- Playwright Dan Osterman tells the history of the writing of Dreambook.
- Dramaturg Brenna Nicely tells of Walt Whitman's time in New Orleans.
- Composer Nick Thorkelson writes about Nicodemus, minstels, and the musical origins of Dreambook.
1. Playwright Dan Osterman tells the history of the writing of Dreambook
I don’t remember being particularly interested in Whitman’s poetry in high school, although I was a great general reader. It was when a girlfriend let me down easy with a Hallmark card with a particularly appropriate Whitman quote in it that I was first grabbed by him. In 1975 or so, I happened to meet a New Jersey park ranger who oversaw the historic Whitman House in Camden where W. died in 1892 and got the tour. I remember going to a reading by Justin Kaplan from his biography of W. from around the same time. I was writing my own poetry then and reading further in U.S. and world literature and was always interested to find that many writers cited his work as formative for their own. I also remember going to his family tomb in Harleigh Cemetery on the Camden/Collingswood line and communing with the “sprouts that show there is really no death” on top of it.
Life goes on. In 1992 I dove into the sources and came up with a one-man play using W.’s old age in the Camden House as the setting and using quotes from his works to give a glimpse of his life. There is much to draw from. Essays and journals that were published as “Collect” and “Specimen Days.” His Civil War hospital diaries are well-known. The poetry itself. My wife and I were active with the Putnam, Connecticut, community theater, and an actor friend generously gave a staged reading of this piece, but I was not satisfied with my work and tossed out the manuscript. I knew then there was a bit more to this project of mine.
Soon after this I discovered Oscar Lion, an early 1900s wealthy New York ribbon manufacturer, who had indulged a craving for collecting anything related to Whitman. Upon his death in 1945, his hoard of publications and memorabilia became the comprehensive Oscar Lion of Walt Whitman at the New York Public Library. At about this time, I came across a Metropolitan Museum monograph by the African American folk-art collector Regenia Perry with a striking reproduction of a painting of a black man and a white man shaking hands on its cover, painted by a freeborn biracial man named Jules Lion circa 1845, who also happened to be the first practicing daguerreotypist in New Orleans and trained in Paris under Daguerre. I thought the names were an interesting coincidence.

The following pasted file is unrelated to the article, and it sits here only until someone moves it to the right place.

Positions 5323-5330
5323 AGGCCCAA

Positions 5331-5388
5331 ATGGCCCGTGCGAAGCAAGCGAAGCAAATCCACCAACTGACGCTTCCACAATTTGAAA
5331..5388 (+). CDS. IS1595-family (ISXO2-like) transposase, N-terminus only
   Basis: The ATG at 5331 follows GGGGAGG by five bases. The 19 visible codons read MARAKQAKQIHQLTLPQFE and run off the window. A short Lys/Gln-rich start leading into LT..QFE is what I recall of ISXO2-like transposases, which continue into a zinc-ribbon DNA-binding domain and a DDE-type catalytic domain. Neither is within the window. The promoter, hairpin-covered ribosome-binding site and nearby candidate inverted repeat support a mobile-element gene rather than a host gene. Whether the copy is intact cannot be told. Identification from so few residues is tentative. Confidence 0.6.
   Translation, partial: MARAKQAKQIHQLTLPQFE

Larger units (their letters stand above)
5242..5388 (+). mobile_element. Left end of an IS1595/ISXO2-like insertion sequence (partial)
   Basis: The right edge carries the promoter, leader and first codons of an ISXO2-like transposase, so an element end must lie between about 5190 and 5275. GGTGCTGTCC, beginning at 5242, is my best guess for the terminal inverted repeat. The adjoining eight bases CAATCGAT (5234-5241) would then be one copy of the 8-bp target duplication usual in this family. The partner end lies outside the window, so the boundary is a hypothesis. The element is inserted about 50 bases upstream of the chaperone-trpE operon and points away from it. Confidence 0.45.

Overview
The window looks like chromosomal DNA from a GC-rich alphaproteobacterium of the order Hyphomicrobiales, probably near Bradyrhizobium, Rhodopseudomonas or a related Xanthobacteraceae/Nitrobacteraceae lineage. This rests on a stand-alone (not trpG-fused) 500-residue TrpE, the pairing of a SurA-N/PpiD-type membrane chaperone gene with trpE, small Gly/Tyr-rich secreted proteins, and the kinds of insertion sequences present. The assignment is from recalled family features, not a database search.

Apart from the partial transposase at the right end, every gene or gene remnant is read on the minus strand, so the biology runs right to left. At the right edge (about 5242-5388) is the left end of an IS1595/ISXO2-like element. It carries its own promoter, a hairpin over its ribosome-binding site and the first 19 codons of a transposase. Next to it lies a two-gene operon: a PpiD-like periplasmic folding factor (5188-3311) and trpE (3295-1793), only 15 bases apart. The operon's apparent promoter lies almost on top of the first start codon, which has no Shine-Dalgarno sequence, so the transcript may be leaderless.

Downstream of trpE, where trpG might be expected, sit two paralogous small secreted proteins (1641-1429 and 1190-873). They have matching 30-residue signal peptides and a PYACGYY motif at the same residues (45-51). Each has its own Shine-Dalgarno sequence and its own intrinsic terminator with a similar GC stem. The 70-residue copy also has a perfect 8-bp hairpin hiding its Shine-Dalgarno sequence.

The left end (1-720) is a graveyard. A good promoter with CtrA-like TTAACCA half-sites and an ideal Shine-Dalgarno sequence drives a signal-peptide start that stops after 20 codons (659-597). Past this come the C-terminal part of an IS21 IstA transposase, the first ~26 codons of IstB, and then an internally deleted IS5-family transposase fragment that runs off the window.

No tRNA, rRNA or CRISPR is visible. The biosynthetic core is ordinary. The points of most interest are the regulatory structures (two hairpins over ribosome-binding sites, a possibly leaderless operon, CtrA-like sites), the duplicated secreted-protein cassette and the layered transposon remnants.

Meanwhile, I was indulging a collecting habit of my own on W. and American life of the 1800s. Slang and regional colloquialisms, home-culture, the schisms and intrigues of politics, out of the way odds and ends all interested me and still do. When we moved to Boston in 1994, I started scouting the used bookstores and at one long-gone address near Porter Square came across an entire shelf of hard-to-find, W.-related books, which included a book of W. parodies from the 1930s, six W. biographies (one seems to be written every ten years or so), including one in French, and other delights.
Whitman spent three months in the spring of 1848 in New Orleans as the editor of a newspaper. Very little information has made it down to us moderns about W.’s time with the Daily Crescent, except for what little he had written himself. And what little had made it to the historical record was contradictory. W. was the editor; no, he was the pressman only; no, he wrote articles here and there. To top it off, there seems to be one glaring oversight by the biographers and historians: there was never any mention of William Walker and Walt Whitman in the same breath even though they shared or overlapped editorial duties that spring. The bylines for notices, stories, etc. were signed only with the initials W.W. if they were signed at all, leaving the historical record a little cloudy as to who was responsible for what. Surely an amateur sleuth such as I was not the only person to have ever dug this up? All this makes for great speculation, and yet unbelievably no Whitman biographer had ever bothered to untangle these loose knots. But wait, hold on, it wasn’t the Daily Crescent at all. It had begun life as the weekly Crescent when the W.’s were active, and after only a year of operation had gone by and after the W.’s moved on, after having presumably drove the paper into the ground, did the paper come into new ownership and evolved to become the Daily Crescent.